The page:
The case dragged on. He was a prisoner in the Republic of Venice but a greater power wanted him and he was surrendered to Rome. For six years, between 1593 and 1600 he lay in a Papal prison. Was he forgotten, tortured? Whatever historical records there are never have been published by those authorities who have them. In the year 1600 a German scholar Schoppius happened to be in Rome and wrote about Bruno, who was interrogated several times by the Holy Office and convicted by the chief theologians. At one time he obtained forty days to consider his position; by and by he promised to recant, then renewed his "follies." Then he got another forty days for deliberation but did nothing but baffle the pope and the Inquisition. After two years in the custody of the Inquisitor he was taken on February ninth to the palace of the Grand Inquisitor to hear his sentence on bended knee, before the expert assessors and the Governor of the City.

The trial of Giordano Bruno by the Roman Inquisition. Bronze relief by Ettore Ferrari, Campo de' Fiori, Rome.



Bruno answered the sentence of death by fire with the threatening: "Perhaps you, my judges, pronounce this sentence against me with greater fear than I receive it." He was given eight more clays to see whether he would repent. But it was no use. He was taken to the stake and as he was dying a crucifix was presented to him, but he pushed it away with fierce scorn.

Our best image of him comes from a woodcut and a description of him:

a man "of average height, with a hazel coloured beard and the appearance of being about forty years of age". Alternately, a passage in a work by George Abbot indicates that Bruno was of diminutive stature


He was turned over to the secular authorities and, on February 17, 1600 in the Campo de' Fiori, a central Roman market square, "his tongue imprisoned because of his wicked words" he was burned at the stake.[23] His ashes were dumped into the Tiber river. All of Bruno's works were placed on the Index Librorum Prohibitorum

Clairwil
by Ruby Member on Mar. 10, 2014 at 3:51 AM

Some people say he was burned alive for his heresy about Jesus, and that his support of the Earth going around the Sun was irrelevant.

Irrelevant to the church maybe (but probably not), but not irrelevant to Bruno.

The reason he couldn't renounce what the church wanted him to renounce is because he'd built his views on evidence.  The bits about religion were just secondary symptoms - his reason for believing as he did was that the mathematics of planetary motion made more sense in Copernicus' model than in the church's.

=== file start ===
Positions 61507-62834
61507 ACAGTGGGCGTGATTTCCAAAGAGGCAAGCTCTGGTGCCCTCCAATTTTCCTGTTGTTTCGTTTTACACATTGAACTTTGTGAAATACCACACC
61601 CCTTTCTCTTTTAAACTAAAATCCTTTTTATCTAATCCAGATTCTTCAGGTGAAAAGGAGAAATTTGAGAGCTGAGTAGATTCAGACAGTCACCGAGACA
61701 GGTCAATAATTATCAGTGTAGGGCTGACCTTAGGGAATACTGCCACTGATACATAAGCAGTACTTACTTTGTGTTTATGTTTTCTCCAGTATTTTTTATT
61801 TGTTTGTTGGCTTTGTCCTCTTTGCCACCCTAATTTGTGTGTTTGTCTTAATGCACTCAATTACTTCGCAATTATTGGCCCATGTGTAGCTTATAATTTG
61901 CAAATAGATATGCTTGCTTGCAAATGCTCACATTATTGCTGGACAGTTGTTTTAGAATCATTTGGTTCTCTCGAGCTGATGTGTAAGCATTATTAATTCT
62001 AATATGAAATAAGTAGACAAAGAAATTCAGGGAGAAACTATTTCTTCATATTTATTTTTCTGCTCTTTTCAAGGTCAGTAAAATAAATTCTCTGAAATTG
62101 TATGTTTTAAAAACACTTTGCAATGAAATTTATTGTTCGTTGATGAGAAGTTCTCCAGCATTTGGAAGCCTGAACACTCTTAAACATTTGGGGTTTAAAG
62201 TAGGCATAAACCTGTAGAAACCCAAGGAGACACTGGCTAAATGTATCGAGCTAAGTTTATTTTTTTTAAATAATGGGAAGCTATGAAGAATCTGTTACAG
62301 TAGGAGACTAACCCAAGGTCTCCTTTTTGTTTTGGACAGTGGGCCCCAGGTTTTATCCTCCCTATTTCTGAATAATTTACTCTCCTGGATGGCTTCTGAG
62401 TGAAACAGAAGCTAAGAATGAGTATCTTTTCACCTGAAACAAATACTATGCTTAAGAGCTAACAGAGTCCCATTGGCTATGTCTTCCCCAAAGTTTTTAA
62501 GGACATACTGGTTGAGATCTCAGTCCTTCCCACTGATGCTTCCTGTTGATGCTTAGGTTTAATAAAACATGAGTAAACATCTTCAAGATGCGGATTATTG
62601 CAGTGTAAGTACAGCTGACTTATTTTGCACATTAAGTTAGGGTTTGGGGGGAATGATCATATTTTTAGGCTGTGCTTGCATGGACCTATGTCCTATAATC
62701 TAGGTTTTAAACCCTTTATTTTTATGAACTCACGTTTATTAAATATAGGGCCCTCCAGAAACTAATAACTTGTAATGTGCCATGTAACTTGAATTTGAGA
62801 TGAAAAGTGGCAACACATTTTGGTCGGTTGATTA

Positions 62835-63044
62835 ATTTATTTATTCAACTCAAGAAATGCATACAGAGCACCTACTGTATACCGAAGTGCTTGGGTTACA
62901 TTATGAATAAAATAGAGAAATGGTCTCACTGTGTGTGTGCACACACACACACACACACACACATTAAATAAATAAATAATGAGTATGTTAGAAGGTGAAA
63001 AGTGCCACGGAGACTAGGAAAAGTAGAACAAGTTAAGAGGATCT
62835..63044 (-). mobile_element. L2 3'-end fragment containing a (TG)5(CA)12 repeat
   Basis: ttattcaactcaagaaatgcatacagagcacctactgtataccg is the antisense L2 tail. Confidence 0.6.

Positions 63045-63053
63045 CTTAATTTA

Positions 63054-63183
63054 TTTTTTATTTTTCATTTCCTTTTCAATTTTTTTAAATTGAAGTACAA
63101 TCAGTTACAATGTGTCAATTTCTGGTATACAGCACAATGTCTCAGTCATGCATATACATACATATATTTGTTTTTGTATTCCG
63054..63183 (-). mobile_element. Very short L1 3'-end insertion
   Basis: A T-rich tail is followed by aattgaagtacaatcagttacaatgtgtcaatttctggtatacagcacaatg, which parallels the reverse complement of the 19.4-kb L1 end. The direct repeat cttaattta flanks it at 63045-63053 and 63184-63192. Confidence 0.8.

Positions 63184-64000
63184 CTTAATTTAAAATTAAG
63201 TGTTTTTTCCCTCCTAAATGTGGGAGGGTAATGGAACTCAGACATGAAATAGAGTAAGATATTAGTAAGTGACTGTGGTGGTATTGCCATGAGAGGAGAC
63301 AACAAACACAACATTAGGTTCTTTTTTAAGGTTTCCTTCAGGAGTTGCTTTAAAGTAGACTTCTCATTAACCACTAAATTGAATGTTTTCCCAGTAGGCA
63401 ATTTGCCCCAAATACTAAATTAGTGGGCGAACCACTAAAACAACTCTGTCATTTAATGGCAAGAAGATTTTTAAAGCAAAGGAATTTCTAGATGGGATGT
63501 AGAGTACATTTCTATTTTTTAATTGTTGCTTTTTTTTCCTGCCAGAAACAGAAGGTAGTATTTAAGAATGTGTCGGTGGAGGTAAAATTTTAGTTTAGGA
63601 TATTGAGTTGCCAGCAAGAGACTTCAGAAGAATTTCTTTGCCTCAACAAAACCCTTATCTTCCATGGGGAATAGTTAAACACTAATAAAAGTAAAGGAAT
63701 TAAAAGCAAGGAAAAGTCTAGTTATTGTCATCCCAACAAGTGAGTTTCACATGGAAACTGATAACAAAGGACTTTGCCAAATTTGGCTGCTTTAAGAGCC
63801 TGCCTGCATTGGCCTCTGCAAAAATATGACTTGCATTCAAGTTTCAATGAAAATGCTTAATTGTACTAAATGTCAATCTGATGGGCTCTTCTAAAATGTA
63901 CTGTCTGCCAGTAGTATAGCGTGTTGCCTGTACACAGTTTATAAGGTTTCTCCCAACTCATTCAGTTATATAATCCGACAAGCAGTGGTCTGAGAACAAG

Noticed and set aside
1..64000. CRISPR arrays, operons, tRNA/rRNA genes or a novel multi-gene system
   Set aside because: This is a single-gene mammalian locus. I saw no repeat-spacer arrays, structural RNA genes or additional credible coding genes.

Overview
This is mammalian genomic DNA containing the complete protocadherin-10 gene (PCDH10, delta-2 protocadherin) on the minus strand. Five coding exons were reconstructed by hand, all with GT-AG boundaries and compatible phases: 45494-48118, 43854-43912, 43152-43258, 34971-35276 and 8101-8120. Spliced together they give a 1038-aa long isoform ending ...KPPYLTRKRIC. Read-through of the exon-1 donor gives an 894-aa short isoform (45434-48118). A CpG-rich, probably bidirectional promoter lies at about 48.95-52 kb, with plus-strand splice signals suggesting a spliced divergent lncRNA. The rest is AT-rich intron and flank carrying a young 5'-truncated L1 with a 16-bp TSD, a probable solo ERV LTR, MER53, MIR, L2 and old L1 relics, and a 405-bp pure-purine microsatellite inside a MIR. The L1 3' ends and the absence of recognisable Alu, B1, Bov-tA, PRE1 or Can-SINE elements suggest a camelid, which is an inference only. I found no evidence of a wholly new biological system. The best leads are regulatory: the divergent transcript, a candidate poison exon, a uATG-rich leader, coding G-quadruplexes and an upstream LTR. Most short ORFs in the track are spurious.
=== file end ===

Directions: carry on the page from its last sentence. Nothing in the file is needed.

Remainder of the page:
As Ann Druyan puts it:

he was burned alive for one reason: he would not utter the phrase, “There are no other worlds.”

Seasidegirl
by Gold Member on Mar. 10, 2014 at 7:01 AM
1 mom liked this

I will read all of this later when I have more time (thanks for posting it). We watched Cosmos last night. What struck me and my husband about what happened to Giordano Bruno is how many "religious" people haven't changed much from those days:  There is ONE way. There is NO other way of thinking/believing.

While they don't burn those who believe/think otherwise at the stake today, they do relegate us to spending eternity in hell. lol. (As the show began, my husband said, "Well, I guess the conservative Christians will be saying that Neil deGrasse Tyson is an evil athiest, as he is using scientific evidence to show the earth is much older than they want to believe.")

How tragic that only 10 years later Galileo through the use of a telescope proved Bruno correct.

krysstizzle
by on Mar. 13, 2014 at 7:07 PM

Great information. 

12hellokitty
by Ruby Member on Mar. 13, 2014 at 7:34 PM


Quoting Clairwil:

Hopefully some of you will have seen Carl Sagan's amazing program about the universe: "Cosmos".

An updated version, written by the writer of the original, Ann Druyan, has just been made.  The first part airs this Sunday (16th).

In preparation for it, I thought it might be interesting to have a discussion about a person who Druyan will be mentioning during the series (I don't know in which episode): Giordano Bruno.

Bruno wasn't a scientist, as we'd recognise the role.  He was in fact an ordained Catholic friar, as were most of the educated Europeans of that period.  But he arrived at a set of views about the universe that differed from those enforced by the church of his time, and he stood by those views even when threatened with death; the story of how this came about is an interesting one.

I'll split it into several replies, for readability.





Druyan has stated the new Cosmos will be more political so IMO she losses credibility as science shouldn't have a political motive.  As for Bruno just face it the show got it's facts wrong and is being called out by not only theologians and historians but also scientist. 

AdrianneHill
by Platinum Member on Mar. 13, 2014 at 9:11 PM

I'd heard of him before but never do much detail. Thanks

TerraIncognita
by Bronze Member on Mar. 13, 2014 at 11:27 PM
1 mom liked this
I really appreciate the time and effort you put into your posts. I'm always learning something new and interesting. Thanks!